Someone Else’s Bar
When Else Franzmann is asked where she is from, she is quick to say, “I’m from everywhere and nowhere. I never really had a hometown.”
Else lived in five different places before she was 10, her family never sinking roots. After her first job, she moved seven times in 10 years. Later, she started tending bar, the kind of job that could follow her anywhere—perfect for the life that she knew.
At a dive in California, where a scattering of young Marines from Camp Pendleton sat at the bar most nights, Else discovered that she had a knack for marketing and management.
“There were two bars up the road, popular with the local young women, and that’s where most Marines went to dance and talk and unwind,” she says. “I knew I had to try something different.”
Adding her own touch, she placed bowls of candy—Twizzlers, BlowPops, Tootsie Rolls and other favorites—around the bar and at every table. Business increased by 40 percent in the first year.
“The women started coming for the candy and the Marines followed the women. Plus, candy just makes people happy.”
After moving to Pittsburgh, closer to her mother, brother and his family, those touches remained a part of her “someday” business plan, if she ever had her own bar. Bartending again, this time in Castle Shannon, Else began to settle in for once, so she cried when she learned the popular bar would close.
“I knew I had to figure out how to buy it, and eventually I did. And since I was always working for someone else, I knew that if I ever had my own place, I would call it Someone Else’s.” Luckily, she has that first name going for her, too.
The bar business has been so good that the “beer of the month” now lasts about five days. “But pretty much everybody comes into here to eat, too,” Else says. As the menu states, “Our food is made fresh. This isn’t fast food, this isn’t your run of the mill.”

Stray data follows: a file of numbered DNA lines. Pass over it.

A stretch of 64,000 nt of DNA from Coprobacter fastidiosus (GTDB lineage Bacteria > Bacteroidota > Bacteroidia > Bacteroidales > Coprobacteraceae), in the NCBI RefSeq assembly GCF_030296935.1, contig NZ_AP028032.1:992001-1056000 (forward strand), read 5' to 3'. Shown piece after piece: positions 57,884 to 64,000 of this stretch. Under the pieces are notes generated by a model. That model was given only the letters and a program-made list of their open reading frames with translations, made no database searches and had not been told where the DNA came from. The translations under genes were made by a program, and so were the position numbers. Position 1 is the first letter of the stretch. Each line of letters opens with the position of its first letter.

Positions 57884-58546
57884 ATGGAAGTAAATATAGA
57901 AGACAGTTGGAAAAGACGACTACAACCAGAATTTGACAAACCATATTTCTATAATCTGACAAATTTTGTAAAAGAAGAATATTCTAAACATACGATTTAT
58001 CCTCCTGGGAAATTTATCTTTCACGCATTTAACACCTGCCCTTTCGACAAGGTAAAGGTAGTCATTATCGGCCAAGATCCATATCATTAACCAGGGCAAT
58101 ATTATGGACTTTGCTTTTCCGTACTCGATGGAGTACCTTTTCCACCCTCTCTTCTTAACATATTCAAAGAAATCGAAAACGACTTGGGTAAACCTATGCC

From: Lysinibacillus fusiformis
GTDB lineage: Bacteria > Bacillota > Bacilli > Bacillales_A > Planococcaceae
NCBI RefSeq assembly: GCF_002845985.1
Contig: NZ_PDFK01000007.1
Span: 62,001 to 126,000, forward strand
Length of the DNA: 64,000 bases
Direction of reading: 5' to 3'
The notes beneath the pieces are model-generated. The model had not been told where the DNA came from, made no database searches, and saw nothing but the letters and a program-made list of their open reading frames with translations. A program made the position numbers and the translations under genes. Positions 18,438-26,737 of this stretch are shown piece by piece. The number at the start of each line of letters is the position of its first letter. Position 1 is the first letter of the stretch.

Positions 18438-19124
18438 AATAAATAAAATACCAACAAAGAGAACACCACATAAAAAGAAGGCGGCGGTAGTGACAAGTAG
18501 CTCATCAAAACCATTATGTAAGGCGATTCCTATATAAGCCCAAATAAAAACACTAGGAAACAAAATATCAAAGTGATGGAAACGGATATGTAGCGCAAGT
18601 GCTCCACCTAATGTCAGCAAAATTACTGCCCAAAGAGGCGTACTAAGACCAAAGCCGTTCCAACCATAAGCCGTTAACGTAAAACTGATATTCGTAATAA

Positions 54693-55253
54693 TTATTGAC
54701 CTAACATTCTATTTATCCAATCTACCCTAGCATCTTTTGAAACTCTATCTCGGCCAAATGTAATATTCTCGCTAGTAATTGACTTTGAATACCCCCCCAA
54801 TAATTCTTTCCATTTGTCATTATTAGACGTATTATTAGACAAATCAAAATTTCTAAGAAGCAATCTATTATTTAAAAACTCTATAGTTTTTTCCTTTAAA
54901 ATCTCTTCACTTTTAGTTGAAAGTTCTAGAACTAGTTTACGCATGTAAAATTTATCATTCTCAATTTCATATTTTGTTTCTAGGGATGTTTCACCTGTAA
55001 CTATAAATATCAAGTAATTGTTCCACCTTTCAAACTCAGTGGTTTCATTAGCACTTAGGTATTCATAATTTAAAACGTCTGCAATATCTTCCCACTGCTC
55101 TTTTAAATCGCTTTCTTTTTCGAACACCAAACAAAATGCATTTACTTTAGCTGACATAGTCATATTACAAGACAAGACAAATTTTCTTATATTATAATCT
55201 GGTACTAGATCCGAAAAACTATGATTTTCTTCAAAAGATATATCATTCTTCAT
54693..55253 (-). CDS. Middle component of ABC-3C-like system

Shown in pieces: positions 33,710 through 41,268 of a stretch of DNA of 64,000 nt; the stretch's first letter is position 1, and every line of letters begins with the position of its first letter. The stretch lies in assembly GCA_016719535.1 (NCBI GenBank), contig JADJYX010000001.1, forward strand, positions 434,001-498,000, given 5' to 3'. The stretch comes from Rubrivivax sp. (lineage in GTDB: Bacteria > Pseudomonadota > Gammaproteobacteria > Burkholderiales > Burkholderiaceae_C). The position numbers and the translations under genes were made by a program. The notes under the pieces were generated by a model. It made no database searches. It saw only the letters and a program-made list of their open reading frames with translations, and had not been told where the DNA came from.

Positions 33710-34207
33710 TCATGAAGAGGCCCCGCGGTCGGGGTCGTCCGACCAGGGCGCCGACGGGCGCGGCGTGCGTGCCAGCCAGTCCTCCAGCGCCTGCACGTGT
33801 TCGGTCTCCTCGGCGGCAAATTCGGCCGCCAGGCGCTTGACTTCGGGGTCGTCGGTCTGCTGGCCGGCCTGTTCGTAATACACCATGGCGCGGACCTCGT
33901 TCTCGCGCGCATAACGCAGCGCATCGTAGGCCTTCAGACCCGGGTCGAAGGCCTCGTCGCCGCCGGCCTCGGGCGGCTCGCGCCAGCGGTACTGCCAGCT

There are 15 soups on a three-week rotation. Lemon cod soup, with rice, celery and fresh lemon, sells out every time. Gumbo and turkey corn soups are favorites, too. And black bean Angus beef chili is offered daily.
Every Tuesday is burger night, and eight bucks will get you a half-pound Angus beef patty with three toppings, such as an egg, a potato pancake, sweet potato fries, sauerkraut, bacon and all the cheeses.
The “Fabulous Fish,” a deep-fried 10-inch North Atlantic cod filet, is dipped in Smithwick Irish Ale beer batter. Other sandwiches include Reubens and Rachels, cheese steaks and “The Viking,” two deep-fried chicken breasts smothered in Buffalo sauce on a roll.
There are salads, quesadillas and wraps, all with veggies only or with chicken, steak, shrimp or salmon. A grilled veggie quesadilla is a headliner, with fresh peppers, onions, mushrooms, tomato and queso sauce.
The food alone would be enough to guarantee success, but there is a lot more going on here. There are those magical jars of candy and flowers, and toys and games are scattered about. Tchotchkes abound, including a table of Else’s skull-themed collectibles.
Else greets most of her customers by name, but even first-timers feel right at home. She fills the immaculate restrooms with fancy hand soaps, and on the back deck, she has installed large chalkboards for the kids. Or they can stay happy blowing bubbles; all the stuff is there.
Else’s F-250 pick-up truck, big enough so that she can plow her own parking lot, sits out back. It is emblazoned with her logo, but it is her business motto that rings true: “Food, Drinks, Candy. Why go anywhere else?”
As for life, Else bought her first home in Castle Shannon recently. The wanderlust gone, she stays close to family, especially her two nieces. She finally found her neighborhood, her neighborhood joint and her hometown. Sweet.